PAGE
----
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Value for Money - Are Board Games Worth It?

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21 Jul 2020 10:30 #312286 by oliverkinne
Of course, everyone will use different criteria and even when...

The cost of tabletop games is a topic that keeps popping up. There is the question of whether games have now become "overproduced", in the sense that the game components have become more expensive, due to an increase in quantity, an increase in quality or both. There is also the question of whether games have always been sold too cheaply, leaving everyone with tiny margins. There are many reasons that decide the cost of games, but I want to look at the other end of the chain. I want to see how consumers decide when a game is good value for money.

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21 Jul 2020 11:20 #312287 by Shellhead
Depends on the gamer. If you only end up playing a game once with some friends before moving on to the next hotness, you almost certainly didn't get your money's worth.

You can compare board games to other forms of entertainment: take the cost of the board game, divide by likely number of plays, then divide by average number of players, and divide again by hours per play. So let's say you have $100 boardgame that you will likely play 3 times with an average of 4 players, at about 90 minutes per game. 100/3/4/1.5 = $5.55 per player per hour.

That's an okay value compared to seeing a movie in the theater (yeah I know), which had an average price of $9.00 per person. A typical modern movie might run 2 hours, so that's about $4.50 per person per hour. But maybe you will play your boardgame four times, so 100/4/4/1.5 = $4.16.

A really bad entertainment value right now is individual issues of comics, at $4.00 for about 10 minutes of reading time, which is why I no longer buy comics and just check them out from the library. If you re-read the comic a few times over the years, then it comes closer to an equivalent value to our hypothetical board game or movie.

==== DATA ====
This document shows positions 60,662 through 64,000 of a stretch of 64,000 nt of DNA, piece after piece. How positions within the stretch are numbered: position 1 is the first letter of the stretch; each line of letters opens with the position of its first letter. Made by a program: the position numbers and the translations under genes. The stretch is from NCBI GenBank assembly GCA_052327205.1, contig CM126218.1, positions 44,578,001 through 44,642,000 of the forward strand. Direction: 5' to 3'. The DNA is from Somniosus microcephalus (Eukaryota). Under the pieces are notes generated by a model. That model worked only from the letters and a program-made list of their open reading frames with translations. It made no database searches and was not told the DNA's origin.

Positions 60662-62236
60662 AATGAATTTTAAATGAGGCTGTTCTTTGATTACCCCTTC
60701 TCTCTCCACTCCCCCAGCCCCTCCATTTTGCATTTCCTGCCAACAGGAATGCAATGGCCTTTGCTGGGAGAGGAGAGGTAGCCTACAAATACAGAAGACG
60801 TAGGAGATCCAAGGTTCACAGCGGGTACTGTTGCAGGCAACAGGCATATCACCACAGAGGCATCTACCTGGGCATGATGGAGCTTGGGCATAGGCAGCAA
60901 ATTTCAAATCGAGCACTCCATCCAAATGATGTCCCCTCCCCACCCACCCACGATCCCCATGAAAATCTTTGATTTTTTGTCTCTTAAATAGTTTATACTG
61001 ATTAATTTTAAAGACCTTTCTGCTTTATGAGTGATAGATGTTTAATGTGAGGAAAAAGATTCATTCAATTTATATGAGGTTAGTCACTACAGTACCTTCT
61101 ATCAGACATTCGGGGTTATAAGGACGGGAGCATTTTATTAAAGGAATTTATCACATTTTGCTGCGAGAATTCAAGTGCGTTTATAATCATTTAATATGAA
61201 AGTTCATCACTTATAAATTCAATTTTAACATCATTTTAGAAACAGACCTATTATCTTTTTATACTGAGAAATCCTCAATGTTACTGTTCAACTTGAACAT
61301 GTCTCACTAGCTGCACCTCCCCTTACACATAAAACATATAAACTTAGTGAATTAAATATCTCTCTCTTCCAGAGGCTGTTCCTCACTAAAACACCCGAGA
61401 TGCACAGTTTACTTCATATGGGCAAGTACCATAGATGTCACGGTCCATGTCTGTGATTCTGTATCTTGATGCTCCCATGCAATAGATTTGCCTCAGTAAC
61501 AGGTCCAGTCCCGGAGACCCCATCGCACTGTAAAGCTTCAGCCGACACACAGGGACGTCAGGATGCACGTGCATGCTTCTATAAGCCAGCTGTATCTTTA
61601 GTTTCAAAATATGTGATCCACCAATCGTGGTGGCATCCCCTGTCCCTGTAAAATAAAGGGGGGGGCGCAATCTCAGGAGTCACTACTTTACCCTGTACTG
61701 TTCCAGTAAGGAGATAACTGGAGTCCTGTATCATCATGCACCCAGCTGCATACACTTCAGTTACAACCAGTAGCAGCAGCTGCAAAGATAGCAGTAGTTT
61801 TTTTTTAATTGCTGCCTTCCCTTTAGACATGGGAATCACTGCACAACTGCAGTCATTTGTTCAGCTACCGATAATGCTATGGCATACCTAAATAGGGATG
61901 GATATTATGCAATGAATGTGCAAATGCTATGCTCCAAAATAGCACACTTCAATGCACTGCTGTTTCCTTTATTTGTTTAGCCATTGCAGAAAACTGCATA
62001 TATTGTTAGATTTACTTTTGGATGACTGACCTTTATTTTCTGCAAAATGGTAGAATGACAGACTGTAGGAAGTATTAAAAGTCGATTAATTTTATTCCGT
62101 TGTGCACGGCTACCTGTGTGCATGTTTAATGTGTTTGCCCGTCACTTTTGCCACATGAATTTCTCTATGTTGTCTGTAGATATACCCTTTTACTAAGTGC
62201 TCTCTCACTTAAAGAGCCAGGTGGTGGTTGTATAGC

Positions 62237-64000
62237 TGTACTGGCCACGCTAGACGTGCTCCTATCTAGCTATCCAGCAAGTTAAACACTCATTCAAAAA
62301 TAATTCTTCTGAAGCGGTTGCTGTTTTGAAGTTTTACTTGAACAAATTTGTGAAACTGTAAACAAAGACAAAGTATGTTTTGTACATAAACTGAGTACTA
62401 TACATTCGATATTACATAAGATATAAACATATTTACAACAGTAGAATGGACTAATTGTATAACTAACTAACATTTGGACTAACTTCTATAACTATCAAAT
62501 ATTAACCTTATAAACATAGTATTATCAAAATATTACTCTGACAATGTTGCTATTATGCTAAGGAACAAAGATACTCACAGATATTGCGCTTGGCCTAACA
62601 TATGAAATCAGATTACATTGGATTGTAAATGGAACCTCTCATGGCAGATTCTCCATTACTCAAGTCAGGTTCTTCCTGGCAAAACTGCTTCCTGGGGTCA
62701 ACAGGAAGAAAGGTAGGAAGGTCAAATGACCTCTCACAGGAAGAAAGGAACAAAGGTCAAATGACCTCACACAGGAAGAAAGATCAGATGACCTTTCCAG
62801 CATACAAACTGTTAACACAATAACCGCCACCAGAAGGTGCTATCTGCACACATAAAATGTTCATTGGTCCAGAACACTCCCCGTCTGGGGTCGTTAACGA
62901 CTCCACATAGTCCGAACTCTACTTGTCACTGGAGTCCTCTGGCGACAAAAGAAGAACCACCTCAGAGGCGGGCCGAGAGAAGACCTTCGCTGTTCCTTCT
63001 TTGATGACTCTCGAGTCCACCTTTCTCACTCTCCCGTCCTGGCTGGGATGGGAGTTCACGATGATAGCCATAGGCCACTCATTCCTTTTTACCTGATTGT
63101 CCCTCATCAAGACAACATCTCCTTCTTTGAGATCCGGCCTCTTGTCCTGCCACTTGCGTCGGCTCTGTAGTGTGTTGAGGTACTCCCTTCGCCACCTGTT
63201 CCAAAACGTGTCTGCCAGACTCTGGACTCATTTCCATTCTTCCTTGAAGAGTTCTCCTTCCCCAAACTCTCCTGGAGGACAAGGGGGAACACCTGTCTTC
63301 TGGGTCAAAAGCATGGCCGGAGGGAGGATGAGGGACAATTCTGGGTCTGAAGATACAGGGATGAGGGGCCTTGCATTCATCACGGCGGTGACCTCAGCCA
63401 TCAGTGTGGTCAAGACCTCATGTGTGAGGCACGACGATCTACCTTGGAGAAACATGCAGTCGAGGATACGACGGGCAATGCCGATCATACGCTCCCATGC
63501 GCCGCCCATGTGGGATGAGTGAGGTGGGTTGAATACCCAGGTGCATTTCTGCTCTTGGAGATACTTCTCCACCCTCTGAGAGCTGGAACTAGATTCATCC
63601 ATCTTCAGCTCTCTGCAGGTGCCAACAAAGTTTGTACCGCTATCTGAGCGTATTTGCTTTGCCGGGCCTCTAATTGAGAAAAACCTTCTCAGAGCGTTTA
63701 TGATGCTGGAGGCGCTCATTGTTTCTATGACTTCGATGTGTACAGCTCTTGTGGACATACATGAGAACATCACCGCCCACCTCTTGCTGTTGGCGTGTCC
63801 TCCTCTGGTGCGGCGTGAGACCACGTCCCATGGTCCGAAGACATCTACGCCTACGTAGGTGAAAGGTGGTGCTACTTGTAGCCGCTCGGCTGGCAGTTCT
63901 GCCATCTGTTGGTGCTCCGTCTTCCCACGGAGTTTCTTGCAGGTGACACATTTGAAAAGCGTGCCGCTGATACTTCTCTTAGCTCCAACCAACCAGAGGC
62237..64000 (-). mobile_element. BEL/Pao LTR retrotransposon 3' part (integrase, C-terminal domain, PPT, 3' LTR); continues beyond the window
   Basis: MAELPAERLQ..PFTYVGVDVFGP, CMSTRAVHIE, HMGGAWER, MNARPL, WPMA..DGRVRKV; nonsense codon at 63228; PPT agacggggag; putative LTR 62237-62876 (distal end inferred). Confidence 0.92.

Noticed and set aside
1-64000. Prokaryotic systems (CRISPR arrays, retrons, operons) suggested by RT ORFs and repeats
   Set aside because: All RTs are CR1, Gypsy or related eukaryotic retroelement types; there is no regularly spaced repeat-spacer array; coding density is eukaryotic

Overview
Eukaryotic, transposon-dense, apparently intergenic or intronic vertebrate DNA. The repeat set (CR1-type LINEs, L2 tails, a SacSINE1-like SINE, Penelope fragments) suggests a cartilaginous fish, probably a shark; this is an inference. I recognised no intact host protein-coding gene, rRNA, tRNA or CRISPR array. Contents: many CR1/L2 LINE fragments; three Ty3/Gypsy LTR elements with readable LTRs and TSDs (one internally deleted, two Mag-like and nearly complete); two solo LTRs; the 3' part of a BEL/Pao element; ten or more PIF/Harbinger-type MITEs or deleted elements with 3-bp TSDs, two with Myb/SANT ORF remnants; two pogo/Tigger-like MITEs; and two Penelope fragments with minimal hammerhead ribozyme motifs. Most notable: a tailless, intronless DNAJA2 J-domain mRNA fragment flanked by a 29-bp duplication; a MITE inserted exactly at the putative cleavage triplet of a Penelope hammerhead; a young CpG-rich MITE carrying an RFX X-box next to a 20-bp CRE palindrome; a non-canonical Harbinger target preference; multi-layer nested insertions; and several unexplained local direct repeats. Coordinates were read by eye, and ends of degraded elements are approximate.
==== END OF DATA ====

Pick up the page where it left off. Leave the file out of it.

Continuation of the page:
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21 Jul 2020 12:05 #312292 by Sagrilarus
This reminds me of when the contractor talks to you about the marble countertops and says, well, you use them everyday for three meals a day and they'll last 20 years so when you look at it that way it's only 2 cents per use, and surely your wife is worth 2 cents, isn't she?

Well yes, but the formica countertops will work every bit as well, what remains is your counter tops looking shinier than your neighbors'. You need to decide if THAT is worth $90 every time you have a party when they're over.

Good value for the money can be split cleanly into two categories in the case of boardgaming. The cost of bringing you the "game" instead of the "component quality" and the additional cost of bringing you the "component quality".

As it stands right now the market is buying the bigger shinier build, because . . . well, I don't why. As best I can tell the same people buying the marble countertops are buying the "component quality". If that's your thing knock yourselves out. I'll buy your copy used with two plays on it (and the cards sleeved for God's sake) for half price a year from now.
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21 Jul 2020 12:40 #312297 by Shellhead

Sagrilarus wrote: Good value for the money can be split cleanly into two categories in the case of boardgaming. The cost of bringing you the "game" instead of the "component quality" and the additional cost of bringing you the "component quality".